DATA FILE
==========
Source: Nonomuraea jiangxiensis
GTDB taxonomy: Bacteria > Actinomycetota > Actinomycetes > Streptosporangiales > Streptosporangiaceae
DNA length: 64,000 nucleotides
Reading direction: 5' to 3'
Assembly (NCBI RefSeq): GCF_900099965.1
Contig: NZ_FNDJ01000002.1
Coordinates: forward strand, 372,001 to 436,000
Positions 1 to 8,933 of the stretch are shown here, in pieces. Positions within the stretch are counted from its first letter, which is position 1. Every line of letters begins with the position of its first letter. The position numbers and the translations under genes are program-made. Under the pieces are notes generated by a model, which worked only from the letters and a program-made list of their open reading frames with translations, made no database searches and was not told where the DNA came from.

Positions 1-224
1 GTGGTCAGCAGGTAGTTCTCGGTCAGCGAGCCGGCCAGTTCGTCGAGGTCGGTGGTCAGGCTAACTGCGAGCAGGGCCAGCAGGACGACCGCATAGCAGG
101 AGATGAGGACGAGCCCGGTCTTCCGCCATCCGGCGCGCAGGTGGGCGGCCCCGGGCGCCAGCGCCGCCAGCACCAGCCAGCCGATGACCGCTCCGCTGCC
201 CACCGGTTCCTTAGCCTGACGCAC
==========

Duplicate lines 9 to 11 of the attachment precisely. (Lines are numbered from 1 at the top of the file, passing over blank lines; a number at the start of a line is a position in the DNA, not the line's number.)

Positions 1-224
1 GTGGTCAGCAGGTAGTTCTCGGTCAGCGAGCCGGCCAGTTCGTCGAGGTCGGTGGTCAGGCTAACTGCGAGCAGGGCCAGCAGGACGACCGCATAGCAGG
101 AGATGAGGACGAGCCCGGTCTTCCGCCATCCGGCGCGCAGGTGGGCGGCCCCGGGCGCCAGCGCCGCCAGCACCAGCCAGCCGATGACCGCTCCGCTGCC